In these digital times when seemingly everything is controlled by a mixture of 1s and 0s, radio is no exception. XM and Sirius satellite radio are wildly popular and offer us a glimpse into the future of radio broadcast. And commercial radio is usually nothing more than a conglomerate of cookie-cutter music and annoying car commercials. And then there is public radio. Like an old dog who just cant keep up but refuses to die, public radio is going strong and suprisingly popular considering its simple roots. Supported by its listeners and often held together by volunteer efforts, this type of radio creates a sense of community among its members and affiliates not found anywhere else. With great broadcasts, such as Prairie Home Companion and music selections that arent just your basic Top 100, its enough to make even Guglielmo Marconi proud. As long as he likes The Sadies, that is.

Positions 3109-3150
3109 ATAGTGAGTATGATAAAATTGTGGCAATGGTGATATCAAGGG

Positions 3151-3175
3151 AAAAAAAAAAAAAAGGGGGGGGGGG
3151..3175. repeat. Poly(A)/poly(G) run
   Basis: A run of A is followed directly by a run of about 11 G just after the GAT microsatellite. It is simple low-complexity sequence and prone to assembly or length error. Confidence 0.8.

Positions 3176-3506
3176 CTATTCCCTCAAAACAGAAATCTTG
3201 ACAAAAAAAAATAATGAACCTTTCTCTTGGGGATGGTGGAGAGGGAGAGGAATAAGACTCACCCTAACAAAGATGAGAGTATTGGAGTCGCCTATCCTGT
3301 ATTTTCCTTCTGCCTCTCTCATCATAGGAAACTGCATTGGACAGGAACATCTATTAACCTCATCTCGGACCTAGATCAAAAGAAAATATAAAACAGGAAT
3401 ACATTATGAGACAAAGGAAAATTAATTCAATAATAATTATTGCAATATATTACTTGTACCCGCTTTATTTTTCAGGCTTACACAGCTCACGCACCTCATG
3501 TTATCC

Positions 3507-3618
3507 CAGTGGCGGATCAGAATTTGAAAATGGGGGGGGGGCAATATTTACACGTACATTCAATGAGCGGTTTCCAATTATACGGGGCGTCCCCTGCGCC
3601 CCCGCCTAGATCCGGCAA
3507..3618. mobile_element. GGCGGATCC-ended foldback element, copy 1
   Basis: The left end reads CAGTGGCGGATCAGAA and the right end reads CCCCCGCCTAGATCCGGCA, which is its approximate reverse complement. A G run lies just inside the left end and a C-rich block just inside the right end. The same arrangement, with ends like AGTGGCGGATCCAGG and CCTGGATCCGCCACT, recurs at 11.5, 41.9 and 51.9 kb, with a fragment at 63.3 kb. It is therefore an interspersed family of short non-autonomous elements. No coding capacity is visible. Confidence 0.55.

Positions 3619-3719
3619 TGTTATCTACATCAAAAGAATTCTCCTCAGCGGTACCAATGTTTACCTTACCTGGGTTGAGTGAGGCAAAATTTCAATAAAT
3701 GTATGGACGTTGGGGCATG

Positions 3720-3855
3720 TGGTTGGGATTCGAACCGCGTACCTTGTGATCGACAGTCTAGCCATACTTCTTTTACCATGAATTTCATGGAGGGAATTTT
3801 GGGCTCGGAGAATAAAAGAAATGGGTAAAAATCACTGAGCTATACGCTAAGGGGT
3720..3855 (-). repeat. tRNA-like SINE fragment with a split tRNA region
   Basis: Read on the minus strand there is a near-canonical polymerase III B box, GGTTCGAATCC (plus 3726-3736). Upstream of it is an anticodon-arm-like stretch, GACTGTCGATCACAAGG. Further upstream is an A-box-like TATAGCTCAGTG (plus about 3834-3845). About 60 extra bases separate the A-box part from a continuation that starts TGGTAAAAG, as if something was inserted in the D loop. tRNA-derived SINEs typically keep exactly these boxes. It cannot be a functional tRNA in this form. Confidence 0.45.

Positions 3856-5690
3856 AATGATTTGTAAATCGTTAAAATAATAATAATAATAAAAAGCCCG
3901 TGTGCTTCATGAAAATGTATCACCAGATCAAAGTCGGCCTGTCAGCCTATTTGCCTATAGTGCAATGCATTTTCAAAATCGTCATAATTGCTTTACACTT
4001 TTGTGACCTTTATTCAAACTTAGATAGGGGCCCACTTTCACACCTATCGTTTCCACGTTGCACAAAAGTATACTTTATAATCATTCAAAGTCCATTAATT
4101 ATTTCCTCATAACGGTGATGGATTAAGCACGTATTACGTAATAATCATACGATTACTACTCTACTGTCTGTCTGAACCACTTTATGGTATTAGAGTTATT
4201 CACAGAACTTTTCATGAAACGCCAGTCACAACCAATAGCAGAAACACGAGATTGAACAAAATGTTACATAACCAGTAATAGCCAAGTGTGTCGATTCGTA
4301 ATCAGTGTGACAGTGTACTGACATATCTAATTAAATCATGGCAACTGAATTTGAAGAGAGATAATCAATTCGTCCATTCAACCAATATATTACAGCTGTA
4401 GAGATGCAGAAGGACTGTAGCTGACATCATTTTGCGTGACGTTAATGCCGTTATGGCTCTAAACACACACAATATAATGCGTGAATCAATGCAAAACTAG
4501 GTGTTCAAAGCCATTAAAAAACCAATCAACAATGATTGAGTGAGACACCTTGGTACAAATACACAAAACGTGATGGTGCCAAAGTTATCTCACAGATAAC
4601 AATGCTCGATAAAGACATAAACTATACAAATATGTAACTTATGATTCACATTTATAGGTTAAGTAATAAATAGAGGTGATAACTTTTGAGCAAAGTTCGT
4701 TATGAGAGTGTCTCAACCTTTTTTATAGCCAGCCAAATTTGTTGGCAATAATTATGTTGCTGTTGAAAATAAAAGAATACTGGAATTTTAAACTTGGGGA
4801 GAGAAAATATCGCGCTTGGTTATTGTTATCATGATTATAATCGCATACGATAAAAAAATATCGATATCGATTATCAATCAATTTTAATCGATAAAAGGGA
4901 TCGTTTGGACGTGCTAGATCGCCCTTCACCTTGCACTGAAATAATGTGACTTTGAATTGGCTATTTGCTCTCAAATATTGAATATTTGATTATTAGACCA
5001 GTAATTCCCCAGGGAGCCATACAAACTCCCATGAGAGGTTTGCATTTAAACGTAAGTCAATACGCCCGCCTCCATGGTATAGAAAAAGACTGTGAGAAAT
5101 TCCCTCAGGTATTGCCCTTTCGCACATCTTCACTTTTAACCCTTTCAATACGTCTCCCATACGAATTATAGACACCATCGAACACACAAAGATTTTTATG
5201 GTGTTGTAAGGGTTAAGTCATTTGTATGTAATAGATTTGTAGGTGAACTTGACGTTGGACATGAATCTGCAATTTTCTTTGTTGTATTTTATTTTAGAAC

This ever-present, always-listening FCC sticker at KDUR lets DJs
know to watch their Ps and Qs. Lorena Richards controls the boards for Southern Ute Tribal
Radio, which is a part of KSUT out of Ignacio. Steve Rauworth, program director for KSUT, sits among decades of
music memorabilia in his office on Monday. The glowing red of the on button lights up the sound board at
KDUR. Pat Neely, a senior at FLC, gets some late night air time at
KDUR. At KDUR, a ladder is needed to gain access to the enourmous
music library. Bill Smith takes to the mic Sunday night at KDUR. Bill has
volunteered his voice and time at KDUR for almost a decade.


In this week's issue...

January 25, 2024
Bagging it

State plastic bag ban is in full effect, but enforcement varies

January 26, 2024
Paper chase

The Sneer is back – and no we’re not talking about Billy Idol’s comeback tour.

January 11, 2024
High and dry

New state climate report projects continued warming, declining streamflows